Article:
The Conflictive Relationship between Satisfaction and Income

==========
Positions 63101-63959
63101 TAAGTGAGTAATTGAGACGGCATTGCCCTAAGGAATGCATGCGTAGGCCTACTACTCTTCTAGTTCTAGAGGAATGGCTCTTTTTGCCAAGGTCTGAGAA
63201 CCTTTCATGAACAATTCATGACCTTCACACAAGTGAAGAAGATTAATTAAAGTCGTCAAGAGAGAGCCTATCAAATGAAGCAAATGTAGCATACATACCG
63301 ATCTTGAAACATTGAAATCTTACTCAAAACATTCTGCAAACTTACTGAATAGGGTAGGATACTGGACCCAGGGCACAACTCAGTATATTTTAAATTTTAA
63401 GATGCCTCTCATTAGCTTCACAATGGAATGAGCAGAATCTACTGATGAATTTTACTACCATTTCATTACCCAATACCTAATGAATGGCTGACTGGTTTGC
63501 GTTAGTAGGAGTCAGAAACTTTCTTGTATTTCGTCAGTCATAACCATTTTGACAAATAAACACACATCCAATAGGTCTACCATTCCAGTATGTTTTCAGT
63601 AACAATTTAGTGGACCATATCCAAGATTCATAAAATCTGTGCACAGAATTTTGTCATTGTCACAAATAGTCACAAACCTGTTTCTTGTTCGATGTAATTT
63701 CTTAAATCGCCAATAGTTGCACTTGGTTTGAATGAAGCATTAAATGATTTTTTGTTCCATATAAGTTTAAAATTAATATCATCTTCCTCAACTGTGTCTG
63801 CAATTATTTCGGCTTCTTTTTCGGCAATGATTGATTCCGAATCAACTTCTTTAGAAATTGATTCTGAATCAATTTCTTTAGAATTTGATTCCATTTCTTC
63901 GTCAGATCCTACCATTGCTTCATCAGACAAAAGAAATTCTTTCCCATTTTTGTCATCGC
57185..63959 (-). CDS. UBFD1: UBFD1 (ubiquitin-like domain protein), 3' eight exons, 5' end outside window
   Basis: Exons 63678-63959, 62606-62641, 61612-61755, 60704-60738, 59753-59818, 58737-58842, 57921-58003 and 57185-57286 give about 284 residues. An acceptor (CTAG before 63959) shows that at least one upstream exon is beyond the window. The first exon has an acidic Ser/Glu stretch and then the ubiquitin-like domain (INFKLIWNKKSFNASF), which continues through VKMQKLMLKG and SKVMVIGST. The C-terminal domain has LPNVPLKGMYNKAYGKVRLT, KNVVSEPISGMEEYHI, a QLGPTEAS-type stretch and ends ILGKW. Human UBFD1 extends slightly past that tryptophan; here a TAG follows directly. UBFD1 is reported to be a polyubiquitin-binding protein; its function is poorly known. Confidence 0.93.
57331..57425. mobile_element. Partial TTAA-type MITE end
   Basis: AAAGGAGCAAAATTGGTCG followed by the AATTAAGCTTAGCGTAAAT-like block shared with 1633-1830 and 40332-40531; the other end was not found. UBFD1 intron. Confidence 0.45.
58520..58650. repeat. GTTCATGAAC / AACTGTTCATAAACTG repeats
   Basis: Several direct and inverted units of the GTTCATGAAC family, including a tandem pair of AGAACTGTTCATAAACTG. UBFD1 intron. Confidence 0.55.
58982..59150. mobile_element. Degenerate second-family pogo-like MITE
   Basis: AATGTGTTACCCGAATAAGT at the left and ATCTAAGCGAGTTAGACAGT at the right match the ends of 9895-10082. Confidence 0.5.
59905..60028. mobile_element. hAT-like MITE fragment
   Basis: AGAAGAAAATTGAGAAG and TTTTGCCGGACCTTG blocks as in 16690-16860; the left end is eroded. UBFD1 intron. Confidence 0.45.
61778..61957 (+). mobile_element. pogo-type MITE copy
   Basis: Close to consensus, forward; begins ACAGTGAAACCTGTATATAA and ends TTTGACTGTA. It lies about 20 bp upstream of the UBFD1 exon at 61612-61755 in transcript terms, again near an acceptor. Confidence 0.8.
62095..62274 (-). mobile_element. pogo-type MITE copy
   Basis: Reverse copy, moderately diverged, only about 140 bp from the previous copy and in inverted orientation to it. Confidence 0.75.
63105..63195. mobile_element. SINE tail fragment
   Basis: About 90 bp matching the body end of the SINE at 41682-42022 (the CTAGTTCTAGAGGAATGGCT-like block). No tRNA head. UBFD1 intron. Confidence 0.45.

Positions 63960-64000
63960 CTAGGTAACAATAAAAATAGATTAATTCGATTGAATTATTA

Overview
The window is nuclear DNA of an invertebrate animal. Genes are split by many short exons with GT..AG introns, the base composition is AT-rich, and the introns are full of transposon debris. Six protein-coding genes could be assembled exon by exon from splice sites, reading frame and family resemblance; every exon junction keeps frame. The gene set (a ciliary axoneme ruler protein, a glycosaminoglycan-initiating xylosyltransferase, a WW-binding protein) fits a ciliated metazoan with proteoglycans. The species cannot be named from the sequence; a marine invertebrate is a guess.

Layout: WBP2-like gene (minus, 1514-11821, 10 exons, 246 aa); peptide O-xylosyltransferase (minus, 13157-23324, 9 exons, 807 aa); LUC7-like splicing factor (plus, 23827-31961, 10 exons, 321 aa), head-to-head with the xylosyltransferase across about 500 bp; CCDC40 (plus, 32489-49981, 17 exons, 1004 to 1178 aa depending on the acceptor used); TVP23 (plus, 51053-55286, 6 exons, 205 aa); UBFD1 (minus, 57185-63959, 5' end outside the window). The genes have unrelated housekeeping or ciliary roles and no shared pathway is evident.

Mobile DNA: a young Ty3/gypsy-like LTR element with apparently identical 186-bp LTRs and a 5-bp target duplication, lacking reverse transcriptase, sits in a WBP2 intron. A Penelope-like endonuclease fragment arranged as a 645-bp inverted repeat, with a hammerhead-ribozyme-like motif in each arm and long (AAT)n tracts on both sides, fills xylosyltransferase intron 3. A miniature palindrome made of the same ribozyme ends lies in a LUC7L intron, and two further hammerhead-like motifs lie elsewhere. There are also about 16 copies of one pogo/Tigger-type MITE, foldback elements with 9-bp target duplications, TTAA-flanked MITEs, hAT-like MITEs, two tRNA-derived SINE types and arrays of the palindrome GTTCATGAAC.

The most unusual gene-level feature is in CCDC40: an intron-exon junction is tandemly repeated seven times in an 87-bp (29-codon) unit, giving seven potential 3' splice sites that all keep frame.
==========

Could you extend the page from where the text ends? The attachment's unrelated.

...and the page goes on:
Using the 2006 Gallup World Survey of life satisfaction in 130 countries, this paper finds a very solid relationship between satisfaction and income (both across and within countries) and uncovers the unhappy growth paradox, whereby faster growth rates are accompanied by lower levels of satisfaction. The losses of satisfaction associated with growth are more pronounced in the material domains of life and are greater in richer and more urban societies. At the individual level, although higher incomes tend to be reflected in greater satisfaction, an increase in the income of the social group to which an individual belongs has the opposite effect. The conflictive relationship between satisfaction and income has implications for political economy and may help explain various characteristics of economic and social populism.
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